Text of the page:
Saving the Winged Mapleleaf Mussel from Extinction

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This summer, on the banks of the St. Croix River, a team of experts took important steps forward
to help save a federally endangered species from extinction.

The Wild Rivers Conservancy, and multiple federal, state, and university partners committed resources, expertise, and time to preserving one of the only known self-sustaining populations of the winged mapleleaf mussel (Quadrula fragosa). Mussels have long been a valuable resource, both ecologically and culturally, in the St. Croix and Namekagon Rivers. Each of the 41 mussel species found here today was present in these two rivers before European settlement. Today, this remarkably diverse mussel community is a rare example of an intact group of river-dependent animals that has withstood the test of time and changing environmental conditions. However, five of these mussel species are now considered endangered. 

The winged mapleleaf mussel is one of those vulnerable species. Once thought extinct, a small population was discovered in the St. Croix River in 1987. Though other winged mapleleaf populations have been found in some waterways in Arkansas, Oklahoma, and Missouri, the St. Croix River population is genetically distinct and the only one known to be reproducing. Finding these mussels meant not only a chance for one species to be restored but also the opportunity to maintain the rare species assemblage present in the St. Croix River. While the existence of this reproducing population brought hope, the complex life cycle of freshwater mussels meant that innovation would be necessary to achieve a stable population.


Freshwater mussels have a complex life cycle that depends on a host, often a fish, for microscopic mussel larvae, or glochidia, to develop into juvenile mussels. In early fall, female winged mapleleaf mussels display a tissue lure to attract a host fish, and in the St. Croix only the channel catfish will do. The glochidia released by the female mussel then attach to channel catfish gills where, over the next 7-8 months, they develop into juvenile mussels. Those juvenile mussels then detach from the host fish and fall to the riverbed as free-living mussels.


Over the past 17 years, efforts to propagate winged mapleleaf in hatchery and laboratory facilities have been limited due to high fish mortality overwinter while glochidia are attached and from high mortality of newly released juvenile winged mapleleaf held in the laboratory. The Wild Rivers Conservancy began partnering in 2021 with the U.S. Geological Survey (USGS) and National Park Service, St. Croix National Scenic Riverway staff to determine an optimal environment for successful survival and growth of propagated juvenile winged mapleleaf. While the propagation efforts in 2021 provided lessons and insights, 2022 yielded more promising results. In spring 2022, approximately 3,600 microscopic juvenile winged mapleleaf that released from channel catfish overwintered in USGS ponds in La Crosse, Wisconsin, were moved to tanks in a USGS trailer along the St. Croix River and supplied with river water. By fall, 102 of those juveniles had grown large enough to be seen with the unaided eye. With guidance from the U.S. Fish and Wildlife Service, these juvenile mussels were placed in the Riverway and are now the first propagated winged mapleleaf mussels to overwinter in the St. Croix River since 2005.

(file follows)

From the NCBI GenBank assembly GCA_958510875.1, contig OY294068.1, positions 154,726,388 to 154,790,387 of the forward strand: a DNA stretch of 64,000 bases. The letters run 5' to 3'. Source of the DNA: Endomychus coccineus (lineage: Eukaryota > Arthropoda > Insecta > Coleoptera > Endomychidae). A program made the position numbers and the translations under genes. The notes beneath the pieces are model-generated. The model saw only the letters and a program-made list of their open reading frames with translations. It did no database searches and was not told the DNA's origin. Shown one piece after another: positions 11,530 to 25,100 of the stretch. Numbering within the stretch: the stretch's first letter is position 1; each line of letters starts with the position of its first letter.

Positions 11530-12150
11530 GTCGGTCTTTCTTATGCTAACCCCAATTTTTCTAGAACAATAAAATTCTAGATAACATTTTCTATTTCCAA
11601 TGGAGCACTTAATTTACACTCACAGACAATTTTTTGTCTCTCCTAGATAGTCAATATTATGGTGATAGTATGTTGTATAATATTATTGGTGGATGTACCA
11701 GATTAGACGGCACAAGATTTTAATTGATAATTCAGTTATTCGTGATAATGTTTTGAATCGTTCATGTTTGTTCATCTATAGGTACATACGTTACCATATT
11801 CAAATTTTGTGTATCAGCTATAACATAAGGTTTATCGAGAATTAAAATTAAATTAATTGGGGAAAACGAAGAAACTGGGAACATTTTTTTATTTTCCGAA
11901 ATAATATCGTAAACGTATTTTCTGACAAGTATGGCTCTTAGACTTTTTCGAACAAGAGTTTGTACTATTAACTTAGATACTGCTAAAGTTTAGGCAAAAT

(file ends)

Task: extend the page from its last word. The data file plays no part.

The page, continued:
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At this point you might ask “why should I be concerned about mussels?” While freshwater mussels are seemingly sedentary, they are valuable “ecosystem engineers.” Unseen beneath the water, mussels are hard at work modifying aquatic habitats by removing contaminants and harmful bacteria, algae, and potential toxins, excreting nutrients that become available food resources for plants, fish, and other aquatic insects. Although they have persisted for millennia, mussels, such as the winged mapleleaf, are sensitive to environmental changes. Like a canary in a coal mine, their health can reflect the health of the water bodies they inhabit.

The St. Croix River project is part of a larger plan of the Mussel Coordination Team that includes federal, state, and non-governmental partners working to protect and restore endangered mussels in the upper Midwest. You can be a part of this ongoing effort to protect this federally endangered species and other native mussels. While transporting watercraft in the Riverway, practice “Clean, Drain, Dry” to prevent introduction of invasive species such as the zebra mussel. Remember, it is illegal to take any live mussel or empty mussel shell from the St. Croix and Namekagon Rivers. Even moving a mussel is prohibited because it can suffocate if put back incorrectly.

To learn more about the winged mapleleaf propagation project, view the Conservancy’s Lunch and Learn webinar, Saving the Winged Mapleleaf Mussel from Extinction, on our YouTube channel.

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Photos by Greg Seitz, Chris Barnhart/Missouri State University, National Park Service, and Wild Rivers Conservancy

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